Today we’ll look at Elve S.A. (ATH:ELBE) and reflect on its potential as an investment. In particular, we’ll consider its Return On Capital Employed (ROCE), as that can give us insight into how profitably the company is able to employ capital in its business.
First of all, we’ll work out how to calculate ROCE. Next, we’ll compare it to others in its industry. Then we’ll determine how its current liabilities are affecting its ROCE.
Return On Capital Employed (ROCE): What is it?
ROCE is a measure of a company’s yearly pre-tax profit (its return), relative to the capital employed in the business. In general, businesses with a higher ROCE are usually better quality. In brief, it is a useful tool, but it is not without drawbacks. Author Edwin Whiting says to be careful when comparing the ROCE of different businesses, since ‘No two businesses are exactly alike.’
How Do You Calculate Return On Capital Employed?
The formula for calculating the return on capital employed is:
Return on Capital Employed = Earnings Before Interest and Tax (EBIT) ÷ (Total Assets – Current Liabilities)
Or for Elve:
0.08 = €1.7m ÷ (€31m – €9.6m) (Based on the trailing twelve months to June 2018.)
Therefore, Elve has an ROCE of 8.0%.
Does Elve Have A Good ROCE?
ROCE is commonly used for comparing the performance of similar businesses. We can see Elve’s ROCE is meaningfully below the Luxury industry average of 13%. This could be seen as a negative, as it suggests some competitors may be employing their capital more efficiently. Aside from the industry comparison, Elve’s ROCE is mediocre in absolute terms, considering the risk of investing in stocks versus the safety of a bank account. Investors may wish to consider higher-performing investments.
Elve has an ROCE of 8.0%, but it didn’t have an ROCE 3 years ago, since it was unprofitable. That suggests the business has returned to profitability.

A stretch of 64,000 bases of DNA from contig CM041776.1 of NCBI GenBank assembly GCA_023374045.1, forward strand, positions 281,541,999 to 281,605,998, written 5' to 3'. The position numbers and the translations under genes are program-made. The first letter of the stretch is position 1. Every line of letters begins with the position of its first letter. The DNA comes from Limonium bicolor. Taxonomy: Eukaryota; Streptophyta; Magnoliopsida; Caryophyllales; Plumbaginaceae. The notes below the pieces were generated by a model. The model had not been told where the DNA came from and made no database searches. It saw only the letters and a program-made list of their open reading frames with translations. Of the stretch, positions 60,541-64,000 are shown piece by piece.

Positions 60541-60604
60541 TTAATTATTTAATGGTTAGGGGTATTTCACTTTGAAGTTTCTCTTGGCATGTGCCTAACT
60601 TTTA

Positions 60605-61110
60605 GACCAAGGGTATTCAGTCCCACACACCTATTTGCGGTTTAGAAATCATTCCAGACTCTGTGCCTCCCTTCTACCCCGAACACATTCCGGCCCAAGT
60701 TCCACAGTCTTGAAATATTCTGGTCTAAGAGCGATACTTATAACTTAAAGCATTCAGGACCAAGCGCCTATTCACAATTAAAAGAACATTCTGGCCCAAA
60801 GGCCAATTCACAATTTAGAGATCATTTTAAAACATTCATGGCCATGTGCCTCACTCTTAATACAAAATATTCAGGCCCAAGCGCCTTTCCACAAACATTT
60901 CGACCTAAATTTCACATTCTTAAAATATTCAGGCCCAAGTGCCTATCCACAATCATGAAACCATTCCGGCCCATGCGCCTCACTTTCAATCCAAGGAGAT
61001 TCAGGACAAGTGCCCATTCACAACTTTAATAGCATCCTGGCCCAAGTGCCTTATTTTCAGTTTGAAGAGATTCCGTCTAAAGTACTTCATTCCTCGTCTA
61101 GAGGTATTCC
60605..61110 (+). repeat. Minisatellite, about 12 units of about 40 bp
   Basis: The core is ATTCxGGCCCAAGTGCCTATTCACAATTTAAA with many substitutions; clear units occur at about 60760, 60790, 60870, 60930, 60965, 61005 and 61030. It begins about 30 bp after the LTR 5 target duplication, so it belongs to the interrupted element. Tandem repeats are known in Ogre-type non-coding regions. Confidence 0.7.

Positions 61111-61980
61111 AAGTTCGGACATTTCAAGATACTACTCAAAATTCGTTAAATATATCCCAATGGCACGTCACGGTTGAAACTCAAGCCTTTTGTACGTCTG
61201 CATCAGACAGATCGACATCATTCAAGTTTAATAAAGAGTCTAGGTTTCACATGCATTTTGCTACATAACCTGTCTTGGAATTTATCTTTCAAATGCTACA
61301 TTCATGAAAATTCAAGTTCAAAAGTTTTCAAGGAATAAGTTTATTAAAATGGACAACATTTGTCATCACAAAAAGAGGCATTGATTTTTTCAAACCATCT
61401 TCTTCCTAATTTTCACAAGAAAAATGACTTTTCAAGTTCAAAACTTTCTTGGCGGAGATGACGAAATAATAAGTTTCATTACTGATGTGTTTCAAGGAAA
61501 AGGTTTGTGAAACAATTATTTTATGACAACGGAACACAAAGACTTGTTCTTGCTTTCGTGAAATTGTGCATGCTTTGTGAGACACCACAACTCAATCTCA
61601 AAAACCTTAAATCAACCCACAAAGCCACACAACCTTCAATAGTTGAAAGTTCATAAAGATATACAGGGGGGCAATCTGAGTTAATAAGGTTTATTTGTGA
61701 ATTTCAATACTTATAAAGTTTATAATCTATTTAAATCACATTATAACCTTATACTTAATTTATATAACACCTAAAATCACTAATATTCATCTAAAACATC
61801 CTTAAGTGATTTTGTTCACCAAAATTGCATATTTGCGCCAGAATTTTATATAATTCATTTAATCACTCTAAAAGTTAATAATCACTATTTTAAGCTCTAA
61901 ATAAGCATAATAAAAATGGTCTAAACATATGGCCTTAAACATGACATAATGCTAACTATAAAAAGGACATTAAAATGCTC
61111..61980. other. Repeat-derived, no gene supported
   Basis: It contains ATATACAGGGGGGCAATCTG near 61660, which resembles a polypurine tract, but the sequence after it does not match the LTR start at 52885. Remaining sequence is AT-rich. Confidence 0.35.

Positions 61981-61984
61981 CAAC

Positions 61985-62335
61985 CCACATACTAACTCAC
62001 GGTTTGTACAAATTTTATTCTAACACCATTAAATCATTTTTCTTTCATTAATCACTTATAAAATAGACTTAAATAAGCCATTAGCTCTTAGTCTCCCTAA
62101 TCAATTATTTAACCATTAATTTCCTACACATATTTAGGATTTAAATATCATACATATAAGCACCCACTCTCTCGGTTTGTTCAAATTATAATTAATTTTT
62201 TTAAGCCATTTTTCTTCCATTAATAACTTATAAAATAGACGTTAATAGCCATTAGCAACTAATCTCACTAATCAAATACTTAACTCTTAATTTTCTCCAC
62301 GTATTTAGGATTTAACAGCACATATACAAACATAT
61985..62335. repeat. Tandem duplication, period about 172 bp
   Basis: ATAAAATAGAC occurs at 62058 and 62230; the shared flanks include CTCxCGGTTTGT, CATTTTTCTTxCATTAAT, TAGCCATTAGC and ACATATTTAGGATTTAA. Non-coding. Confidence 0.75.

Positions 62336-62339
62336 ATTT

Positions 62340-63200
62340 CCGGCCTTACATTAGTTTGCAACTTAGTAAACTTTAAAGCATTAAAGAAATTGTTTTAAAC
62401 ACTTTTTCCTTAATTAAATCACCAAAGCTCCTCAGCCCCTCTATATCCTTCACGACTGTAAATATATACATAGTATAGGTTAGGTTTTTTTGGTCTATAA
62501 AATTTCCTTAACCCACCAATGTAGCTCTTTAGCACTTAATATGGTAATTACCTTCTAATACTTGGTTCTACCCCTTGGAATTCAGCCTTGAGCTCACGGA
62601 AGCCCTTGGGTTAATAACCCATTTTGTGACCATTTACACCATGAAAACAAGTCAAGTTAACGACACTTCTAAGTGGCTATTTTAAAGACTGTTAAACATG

When considering this metric, keep in mind that it is backwards looking, and not necessarily predictive. ROCE can be misleading for companies in cyclical industries, with returns looking impressive during the boom times, but very weak during the busts. ROCE is, after all, simply a snap shot of a single year. If Elve is cyclical, it could make sense to check out this free graph of past earnings, revenue and cash flow.
Do Elve’s Current Liabilities Skew Its ROCE?
Current liabilities include invoices, such as supplier payments, short-term debt, or a tax bill, that need to be paid within 12 months. Due to the way ROCE is calculated, a high level of current liabilities makes a company look as though it has less capital employed, and thus can (sometimes unfairly) boost the ROCE. To check the impact of this, we calculate if a company has high current liabilities relative to its total assets.
Elve has total assets of €31m and current liabilities of €9.6m. As a result, its current liabilities are equal to approximately 31% of its total assets. Elve’s middling level of current liabilities have the effect of boosting its ROCE a bit.
The Bottom Line On Elve’s ROCE
Unfortunately, its ROCE is still uninspiring, and there are potentially more attractive prospects out there. You might be able to find a better buy than Elve. If you want a selection of possible winners, check out this free list of interesting companies that trade on a P/E below 20 (but have proven they can grow earnings).
I will like Elve better if I see some big insider buys. While we wait, check out this free list of growing companies with considerable, recent, insider buying.
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If you spot an error that warrants correction, please contact the editor at firstname.lastname@example.org. This article by Simply Wall St is general in nature. It does not constitute a recommendation to buy or sell any stock, and does not take account of your objectives, or your financial situation. Simply Wall St has no position in the stocks mentioned. Thank you for reading.